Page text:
The Self-Involvement Blog-a-thon ended yesterday, and while participation was ... selective, I couldn’t be happier with the submissions. My own writing aside, the blog-a-thon generated
14 15 new essays (as of July 15) and gave new life to a handful of others. More importantly, the work was often searching, naked, funny, touching, real, and resonant.
Tardy submissions are welcome, although reader interest in any blog-a-thon seems to peak near the beginning and die quickly once it’s over. (Self-Involvement Central reads by day: 123, 81, 68, 53, 56.) Late contributions can be made in comments, through the Culture Snob e-mail form, or in an e-mail message to email@example.com.
One of the unfortunate side effects of running this blog-a-thon (while having a full-time job, a marriage, and an infant child, at least) was that the curator so far has only skimmed the offerings. I plan to rectify that this week, and I hope to offer some awards by week’s end. No prizes, outside of the satisfaction of a job well done and perhaps some graphic based on the crappy blog-a-thon logo.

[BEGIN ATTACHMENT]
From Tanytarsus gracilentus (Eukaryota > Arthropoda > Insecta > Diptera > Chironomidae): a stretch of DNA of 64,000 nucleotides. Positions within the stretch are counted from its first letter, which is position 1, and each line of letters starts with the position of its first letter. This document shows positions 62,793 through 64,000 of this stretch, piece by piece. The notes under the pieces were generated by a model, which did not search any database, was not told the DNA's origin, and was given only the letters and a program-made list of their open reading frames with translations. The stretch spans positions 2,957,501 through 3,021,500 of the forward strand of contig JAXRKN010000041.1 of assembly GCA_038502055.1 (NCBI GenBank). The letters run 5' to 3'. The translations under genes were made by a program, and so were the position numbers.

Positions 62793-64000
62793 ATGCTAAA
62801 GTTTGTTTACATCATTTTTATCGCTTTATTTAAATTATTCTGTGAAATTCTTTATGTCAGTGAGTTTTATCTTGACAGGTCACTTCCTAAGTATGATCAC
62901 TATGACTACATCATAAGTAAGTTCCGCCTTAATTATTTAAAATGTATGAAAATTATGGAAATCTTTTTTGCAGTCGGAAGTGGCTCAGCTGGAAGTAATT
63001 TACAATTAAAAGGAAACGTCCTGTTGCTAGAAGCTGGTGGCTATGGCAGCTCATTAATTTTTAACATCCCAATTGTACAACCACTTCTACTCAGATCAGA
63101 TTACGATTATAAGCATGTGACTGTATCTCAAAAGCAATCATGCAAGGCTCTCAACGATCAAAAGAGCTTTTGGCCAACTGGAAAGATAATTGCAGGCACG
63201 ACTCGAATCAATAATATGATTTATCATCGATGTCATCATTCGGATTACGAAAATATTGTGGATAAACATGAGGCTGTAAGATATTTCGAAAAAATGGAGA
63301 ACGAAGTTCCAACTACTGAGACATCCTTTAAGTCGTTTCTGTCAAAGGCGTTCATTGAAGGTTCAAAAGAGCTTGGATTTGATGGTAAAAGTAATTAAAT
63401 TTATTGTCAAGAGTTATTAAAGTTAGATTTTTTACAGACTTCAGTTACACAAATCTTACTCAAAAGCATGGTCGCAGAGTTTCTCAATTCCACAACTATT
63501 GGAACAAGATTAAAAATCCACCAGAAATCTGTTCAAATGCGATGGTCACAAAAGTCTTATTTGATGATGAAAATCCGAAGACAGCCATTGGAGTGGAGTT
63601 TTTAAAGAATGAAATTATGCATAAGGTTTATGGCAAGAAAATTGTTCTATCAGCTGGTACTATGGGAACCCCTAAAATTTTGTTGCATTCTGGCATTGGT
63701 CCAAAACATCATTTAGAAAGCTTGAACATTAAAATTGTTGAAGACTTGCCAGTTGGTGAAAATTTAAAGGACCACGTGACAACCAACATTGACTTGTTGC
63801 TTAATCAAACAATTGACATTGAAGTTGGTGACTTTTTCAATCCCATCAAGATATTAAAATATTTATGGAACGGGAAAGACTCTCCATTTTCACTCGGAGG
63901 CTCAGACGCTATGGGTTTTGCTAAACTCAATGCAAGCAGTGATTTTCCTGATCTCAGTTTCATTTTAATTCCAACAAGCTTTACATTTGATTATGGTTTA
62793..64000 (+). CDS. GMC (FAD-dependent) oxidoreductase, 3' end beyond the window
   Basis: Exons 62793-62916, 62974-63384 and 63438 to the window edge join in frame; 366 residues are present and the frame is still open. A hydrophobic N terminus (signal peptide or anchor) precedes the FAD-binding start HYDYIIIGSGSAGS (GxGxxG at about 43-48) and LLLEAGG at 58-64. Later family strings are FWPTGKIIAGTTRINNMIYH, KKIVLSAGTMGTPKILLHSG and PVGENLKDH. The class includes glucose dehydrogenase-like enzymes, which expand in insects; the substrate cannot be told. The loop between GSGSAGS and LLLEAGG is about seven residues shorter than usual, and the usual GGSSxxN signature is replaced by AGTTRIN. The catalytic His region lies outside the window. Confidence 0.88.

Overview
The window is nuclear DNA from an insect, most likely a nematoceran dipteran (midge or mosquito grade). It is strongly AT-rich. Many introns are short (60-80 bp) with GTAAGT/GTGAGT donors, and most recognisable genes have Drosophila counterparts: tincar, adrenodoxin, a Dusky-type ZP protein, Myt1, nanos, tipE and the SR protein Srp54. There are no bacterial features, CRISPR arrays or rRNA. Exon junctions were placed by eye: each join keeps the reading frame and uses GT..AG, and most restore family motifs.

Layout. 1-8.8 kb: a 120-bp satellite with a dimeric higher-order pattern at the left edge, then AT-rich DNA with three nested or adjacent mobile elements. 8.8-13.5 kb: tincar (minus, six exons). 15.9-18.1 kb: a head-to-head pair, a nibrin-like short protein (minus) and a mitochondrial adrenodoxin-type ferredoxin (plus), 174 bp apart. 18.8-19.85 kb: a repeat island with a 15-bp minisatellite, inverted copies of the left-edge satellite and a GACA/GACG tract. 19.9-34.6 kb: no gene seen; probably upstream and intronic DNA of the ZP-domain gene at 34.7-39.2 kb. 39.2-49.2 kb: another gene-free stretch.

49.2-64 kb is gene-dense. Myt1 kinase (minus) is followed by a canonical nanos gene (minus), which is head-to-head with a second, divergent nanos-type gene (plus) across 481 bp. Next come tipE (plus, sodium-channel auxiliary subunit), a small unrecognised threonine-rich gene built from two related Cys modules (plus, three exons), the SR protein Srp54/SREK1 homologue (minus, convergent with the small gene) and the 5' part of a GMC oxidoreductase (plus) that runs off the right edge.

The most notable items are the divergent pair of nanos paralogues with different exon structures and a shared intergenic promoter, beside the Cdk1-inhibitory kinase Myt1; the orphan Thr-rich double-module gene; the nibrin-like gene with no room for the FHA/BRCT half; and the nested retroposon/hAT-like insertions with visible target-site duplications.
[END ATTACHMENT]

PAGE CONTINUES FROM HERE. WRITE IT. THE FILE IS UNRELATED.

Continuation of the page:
In a prefatory note to his contribution, Michael Peterson noted:
“Have you noticed, in your Internet travels, that when it comes to blogging, the film critics seem to have a greater sense of community than many of the other groups?”Yes, I have, and I’m grateful for it. I might be a fifth-tier movie blogger (or sixth- or seventh-), but I’ve benefited greatly from the generosity of others.
So thanks first to the blog-a-thon’s contributors, who proved that they aren’t self-involved at all. Thanks also to the many people who linked to the blog-a-thon and sent readers who would have otherwise remained blissfully unaware of the self-involvement of others.
And with that, I am submitting my retirement papers for blog-a-thon hosting.
But as training camp approaches next summer, if I find myself with an unsoothable itch, I reserve the right to rescind my retirement and demand a trade.